That being said, 8 pancakes is probably optimal – 2 pancakes per serving.

  5. These were amazing, i found the batter was pretty thick so you don’t need as much batter per pan cake. The first two i made were pretty big. Great recipe though, can’t wait to make them again.

  6. Great recipe, absolutely delish! We all loved them. I didn’t butter the pecans, I don’t think it really needs it. I will definitely make them again. Thanks Jan!

  7. I’m so glad I chose your recipe over tons of pins on Pinterest. These were so good, and the consistency was spot on. I can’t wait to make them again before I begin another Whole 30 on the 16! =)

  8. Wow this are yummy! I was looking for a simple recipe and this was it. I ate about 3 of these pancakes and I was so full! Very filling and tastes like pumpkin pie! I’ll definitely be making these again.

  9. I made these this morning, and they were surprisingly the best tasting paleo pancakes I have ever made!!! My husband didn’t even realize they were paleo until I told him!! I will definitely make these again!

  10. I don’t know what i did wrong but the batter was too think….i had to hand make them into pattys. The taste was very though.

  11. Tried these yesterday…yum! Had a few leftover (hard to believe) and ate them cold with some almond butter as a “sandwich” even yummier!

  12. Just made these delicious pancakes for breakfast. I decided to add a small amount of almond milk ( like 2 tablespoons) because the batter was too thick… worked out perfectly.

  13. Fail. I made these with coconut flour (ran out of almond flour) and the texture while raw was like raw cookie dough. Never had that wet or runny texture like traditional pancake batter. In fact, I was able to roll each “pancake” into balls with my hands! Maybe it works better with almond flour, but I don’t think I’ll risk this recipe again.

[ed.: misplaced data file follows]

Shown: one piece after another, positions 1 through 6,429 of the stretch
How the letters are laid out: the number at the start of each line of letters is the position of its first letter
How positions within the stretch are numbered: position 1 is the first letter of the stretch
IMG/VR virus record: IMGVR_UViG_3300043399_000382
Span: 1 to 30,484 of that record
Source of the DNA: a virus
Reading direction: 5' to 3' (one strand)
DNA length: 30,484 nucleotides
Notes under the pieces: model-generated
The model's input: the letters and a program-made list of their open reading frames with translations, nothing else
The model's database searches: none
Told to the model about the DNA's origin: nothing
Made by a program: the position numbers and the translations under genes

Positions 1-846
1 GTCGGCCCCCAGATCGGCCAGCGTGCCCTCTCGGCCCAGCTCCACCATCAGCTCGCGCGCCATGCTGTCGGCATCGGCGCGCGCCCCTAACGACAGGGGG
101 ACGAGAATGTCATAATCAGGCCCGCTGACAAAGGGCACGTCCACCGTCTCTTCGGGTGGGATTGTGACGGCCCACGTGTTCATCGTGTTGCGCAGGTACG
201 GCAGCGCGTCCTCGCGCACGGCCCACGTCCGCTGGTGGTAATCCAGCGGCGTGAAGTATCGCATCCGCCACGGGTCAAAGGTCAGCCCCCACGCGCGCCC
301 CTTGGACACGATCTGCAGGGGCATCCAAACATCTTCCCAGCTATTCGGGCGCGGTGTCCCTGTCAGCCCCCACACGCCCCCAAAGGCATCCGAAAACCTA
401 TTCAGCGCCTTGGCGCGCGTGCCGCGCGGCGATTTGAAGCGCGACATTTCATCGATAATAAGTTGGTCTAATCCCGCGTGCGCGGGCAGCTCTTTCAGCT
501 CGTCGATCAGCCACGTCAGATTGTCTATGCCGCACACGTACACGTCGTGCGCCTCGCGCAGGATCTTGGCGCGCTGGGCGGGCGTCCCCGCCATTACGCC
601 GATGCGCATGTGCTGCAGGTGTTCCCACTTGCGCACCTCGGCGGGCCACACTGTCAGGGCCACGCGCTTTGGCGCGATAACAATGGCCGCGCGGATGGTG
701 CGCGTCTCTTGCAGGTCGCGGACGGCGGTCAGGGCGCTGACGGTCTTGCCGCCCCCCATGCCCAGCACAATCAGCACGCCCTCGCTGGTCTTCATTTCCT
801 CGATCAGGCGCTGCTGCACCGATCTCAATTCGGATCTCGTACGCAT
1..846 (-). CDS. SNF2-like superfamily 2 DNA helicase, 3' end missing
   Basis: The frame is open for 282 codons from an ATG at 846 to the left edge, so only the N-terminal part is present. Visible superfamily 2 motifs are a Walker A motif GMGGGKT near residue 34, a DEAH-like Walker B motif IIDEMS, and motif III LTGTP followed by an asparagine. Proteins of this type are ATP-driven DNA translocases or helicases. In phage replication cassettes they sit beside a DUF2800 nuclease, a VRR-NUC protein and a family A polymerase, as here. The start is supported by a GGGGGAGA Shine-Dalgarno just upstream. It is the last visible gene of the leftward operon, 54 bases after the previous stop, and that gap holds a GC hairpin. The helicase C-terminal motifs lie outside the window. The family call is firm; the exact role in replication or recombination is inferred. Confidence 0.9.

1. I’m sorry this didn’t work out for you, but you absolutely CANNOT substitute almond flour with coconut flour on a 1-to-1 ratio. Coconut flour is extremely absorbent, which is what caused the cookie dough texture. Yes, the recipe will work quite well with almond flour.

      1. Yes, I learned the hard way too… coconut flour DOES NOT equally substitute for other flours. I haven’t actually tried making these pancakes yet (I will!) but I tried it with cookies. What a dry, crumbly disappointment! Don’t give up on this recipe Dom & Tina. I had made the same cookies previously with only almond flour and they were yummy, so I have great faith that the pancakes will be too.

  14. The batter was very thick like cookie dough. Just found what I did wrong by reading the comments. Do NOT substitute almond flour with coconut flour. I ended up trying to make a loaf out of it and baked it in the oven. It was a no go. Extremely dry. Had to throw the whole thing out. Other than that the flavor was delicious. Very pumpkiny.

  15. Made these pancakes this morning, doubled the recipe to have leftovers. They are delicious!!! They are a hearty flavorful pancake. When cooking on my electric griddle because the batter is thick you have to carefully spread the batter without it picking up off the griddle. The toasted pecans made the dish!!!

  16. These were delicious. I’ve made almond flour based pancakes before and they didn’t turn out that well. I’m happy that I gave these a chance despite that negative experience! Thank you!

  17. I made these this morning with my kids and loved them! They were so simple to make (a HUGE plus when you have kids who love to “help”), and they tasted amazing. I’ve tried a lot of paleo pancake/muffin/bread/etc. recipes and many just have an overly egg-y taste–not this one! And they aren’t grainy either. I will definitely be making these again …. thanks! 🙂